The infection (which is often itchy) is “highly contagious” and the rash can spread. Thankfully, it can be treated effectively with an antifungal cream. There is another type known as scalp ringworm that mostly affects children and causes hair loss, which can also often be reversed with treatment.

Tinea Versicolor

You may not have heard of this fungal/yeast skin infection, but it’s the result of an overgrowth of the Malassezia fungus. More than 90-percent of adults already have it present on their skin. The infection causes small, oval patches to appear on the skin’s surface and is most common on the back, chest, and upper arms.

These patches may be lighter or darker than surrounding skin, and can also be red or pink. They can also be itchy, flaky, or scaly. Tinea versicolor, also known as pityriasis versicolor, is more common during summer and in areas with a warm and wet climate. While over-the-counter antifungal medications can help eliminate the patches, you may want to contact a doctor for a stronger treatment if they don’t work.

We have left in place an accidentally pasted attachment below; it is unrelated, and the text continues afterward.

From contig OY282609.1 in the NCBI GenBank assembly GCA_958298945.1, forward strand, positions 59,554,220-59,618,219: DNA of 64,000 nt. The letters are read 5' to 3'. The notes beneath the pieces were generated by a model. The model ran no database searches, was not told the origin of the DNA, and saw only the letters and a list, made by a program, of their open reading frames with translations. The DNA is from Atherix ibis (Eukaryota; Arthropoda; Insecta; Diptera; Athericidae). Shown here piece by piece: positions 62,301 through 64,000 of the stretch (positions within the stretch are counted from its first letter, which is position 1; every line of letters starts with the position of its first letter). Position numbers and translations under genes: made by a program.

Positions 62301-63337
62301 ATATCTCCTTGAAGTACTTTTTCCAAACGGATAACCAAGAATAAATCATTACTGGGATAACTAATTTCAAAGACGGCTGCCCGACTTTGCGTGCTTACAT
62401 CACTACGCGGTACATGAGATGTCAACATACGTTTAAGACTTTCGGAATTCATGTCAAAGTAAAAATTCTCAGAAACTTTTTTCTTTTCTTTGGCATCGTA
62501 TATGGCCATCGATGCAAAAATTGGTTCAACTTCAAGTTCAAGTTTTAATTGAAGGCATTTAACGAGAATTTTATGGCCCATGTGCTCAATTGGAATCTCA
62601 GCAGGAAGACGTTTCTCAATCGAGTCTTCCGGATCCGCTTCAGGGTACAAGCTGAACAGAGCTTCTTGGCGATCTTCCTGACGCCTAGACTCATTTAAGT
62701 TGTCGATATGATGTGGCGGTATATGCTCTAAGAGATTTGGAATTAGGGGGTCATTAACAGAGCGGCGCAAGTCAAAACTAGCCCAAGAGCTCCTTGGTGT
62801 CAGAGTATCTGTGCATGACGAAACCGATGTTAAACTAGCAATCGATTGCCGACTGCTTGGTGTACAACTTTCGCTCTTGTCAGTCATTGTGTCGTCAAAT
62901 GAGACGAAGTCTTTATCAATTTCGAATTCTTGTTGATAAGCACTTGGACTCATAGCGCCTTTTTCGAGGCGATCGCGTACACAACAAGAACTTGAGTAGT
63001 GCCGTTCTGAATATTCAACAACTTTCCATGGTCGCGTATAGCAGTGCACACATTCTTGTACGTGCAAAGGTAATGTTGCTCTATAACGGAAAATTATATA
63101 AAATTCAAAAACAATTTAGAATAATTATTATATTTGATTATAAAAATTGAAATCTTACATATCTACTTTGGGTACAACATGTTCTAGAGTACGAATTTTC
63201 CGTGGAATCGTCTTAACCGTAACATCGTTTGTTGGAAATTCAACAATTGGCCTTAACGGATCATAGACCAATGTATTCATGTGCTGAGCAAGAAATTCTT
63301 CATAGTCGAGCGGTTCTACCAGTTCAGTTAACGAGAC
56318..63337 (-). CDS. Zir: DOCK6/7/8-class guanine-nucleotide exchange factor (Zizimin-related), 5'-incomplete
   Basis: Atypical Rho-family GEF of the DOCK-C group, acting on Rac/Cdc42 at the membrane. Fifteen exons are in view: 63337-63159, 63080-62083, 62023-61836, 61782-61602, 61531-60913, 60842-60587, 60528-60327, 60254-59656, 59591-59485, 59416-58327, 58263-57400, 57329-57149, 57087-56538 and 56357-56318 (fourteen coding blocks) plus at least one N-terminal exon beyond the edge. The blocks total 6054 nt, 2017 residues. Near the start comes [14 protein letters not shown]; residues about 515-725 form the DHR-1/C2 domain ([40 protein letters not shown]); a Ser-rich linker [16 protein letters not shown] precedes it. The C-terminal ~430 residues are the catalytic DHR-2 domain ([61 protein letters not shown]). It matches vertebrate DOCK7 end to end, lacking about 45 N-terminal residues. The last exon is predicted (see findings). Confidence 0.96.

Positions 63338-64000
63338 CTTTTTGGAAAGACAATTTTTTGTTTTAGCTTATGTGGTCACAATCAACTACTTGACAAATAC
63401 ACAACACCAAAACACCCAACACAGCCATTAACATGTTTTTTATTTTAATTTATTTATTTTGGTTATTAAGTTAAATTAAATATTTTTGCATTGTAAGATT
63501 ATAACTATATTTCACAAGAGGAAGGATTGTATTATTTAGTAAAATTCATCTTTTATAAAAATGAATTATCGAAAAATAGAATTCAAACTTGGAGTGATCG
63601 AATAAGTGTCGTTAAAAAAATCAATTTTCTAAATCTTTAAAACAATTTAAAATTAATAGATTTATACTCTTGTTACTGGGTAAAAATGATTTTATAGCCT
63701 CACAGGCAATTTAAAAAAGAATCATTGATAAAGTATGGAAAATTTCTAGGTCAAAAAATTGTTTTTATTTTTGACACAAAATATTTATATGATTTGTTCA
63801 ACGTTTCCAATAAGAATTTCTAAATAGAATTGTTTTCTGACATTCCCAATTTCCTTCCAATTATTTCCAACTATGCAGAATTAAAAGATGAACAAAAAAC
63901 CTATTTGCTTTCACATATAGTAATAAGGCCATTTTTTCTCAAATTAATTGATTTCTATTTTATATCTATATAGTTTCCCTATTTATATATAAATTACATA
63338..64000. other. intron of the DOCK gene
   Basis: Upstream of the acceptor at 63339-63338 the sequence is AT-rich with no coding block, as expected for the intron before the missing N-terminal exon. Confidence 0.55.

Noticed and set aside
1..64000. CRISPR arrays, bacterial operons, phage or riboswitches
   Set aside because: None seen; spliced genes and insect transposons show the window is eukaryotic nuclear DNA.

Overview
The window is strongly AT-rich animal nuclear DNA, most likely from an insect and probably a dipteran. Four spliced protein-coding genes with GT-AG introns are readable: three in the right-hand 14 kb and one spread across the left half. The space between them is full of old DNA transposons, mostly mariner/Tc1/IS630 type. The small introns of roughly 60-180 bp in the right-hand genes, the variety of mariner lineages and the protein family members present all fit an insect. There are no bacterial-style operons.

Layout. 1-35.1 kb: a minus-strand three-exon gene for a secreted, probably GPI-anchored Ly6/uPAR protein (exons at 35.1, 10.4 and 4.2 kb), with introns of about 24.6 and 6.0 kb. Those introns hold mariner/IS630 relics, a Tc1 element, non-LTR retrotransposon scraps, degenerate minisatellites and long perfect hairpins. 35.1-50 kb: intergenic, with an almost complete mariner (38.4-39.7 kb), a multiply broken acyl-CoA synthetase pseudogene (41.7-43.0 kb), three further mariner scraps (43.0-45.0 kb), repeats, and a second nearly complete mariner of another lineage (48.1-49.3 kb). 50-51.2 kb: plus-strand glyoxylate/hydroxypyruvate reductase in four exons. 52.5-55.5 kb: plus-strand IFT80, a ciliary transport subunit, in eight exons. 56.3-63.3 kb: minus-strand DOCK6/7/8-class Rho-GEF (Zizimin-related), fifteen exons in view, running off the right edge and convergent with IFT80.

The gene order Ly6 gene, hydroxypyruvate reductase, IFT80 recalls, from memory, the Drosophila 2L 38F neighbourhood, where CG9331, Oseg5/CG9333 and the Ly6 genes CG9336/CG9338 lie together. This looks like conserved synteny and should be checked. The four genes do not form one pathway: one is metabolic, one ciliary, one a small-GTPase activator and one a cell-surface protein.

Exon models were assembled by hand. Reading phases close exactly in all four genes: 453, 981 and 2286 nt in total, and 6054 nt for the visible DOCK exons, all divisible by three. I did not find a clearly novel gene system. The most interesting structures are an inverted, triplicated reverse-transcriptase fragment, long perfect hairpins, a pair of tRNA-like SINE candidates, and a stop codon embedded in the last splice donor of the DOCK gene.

Cutaneous Candidiasis

Medical News Today explains this type of skin infection is caused by Candida, “a naturally occurring fungus that everyone has on their body.” However, certain conditions can cause this fungus to grow out of control. For example, hot/humid weather, poor hygiene, wearing tight/rubbing clothing, pregnancy, and health conditions (such as diabetes) are all possible causes.

When candidiasis affects the skin, it can cause a rash, scaling, and even swelling. “These symptoms often occur in areas of the body that are more difficult to keep dry and in places where skin touches skin,” (such as in the armpits) adds the source. While it can be itchy, there are over-the-counter antifungal treatments, such as miconazole and clotrimazole, that can help clear it up.

Prevention Is Key

Thankfully, there are ways to help a fungal skin infection from developing in the first place. They include practicing proper hygiene and not sharing clothing or towels. Speaking of clothing, make sure you wear clothes and shoes that are clean and allow proper ventilation.

In addition, make sure you dry yourself off properly when using a public pool or even your own shower. Wipe down shared surfaces at the gym before using them, and avoid animals that have missing fur or that are frequently scratching. While many of these skin infections aren’t serious, they are treatable with non-prescription or medical-grade remedies.

MD, Family Medicine, Internal Medicine

Gerald Morris, MD is a family medicine/internal medicine physician with over 20 years expertise in the medical arena. Dr. Morris has spent time as a clinician, clinical research coordinator/manager, medical writer, and instructor. He is a proponent of patient education as a tool in the diagnosis and treatment of acute and chronic medical conditions.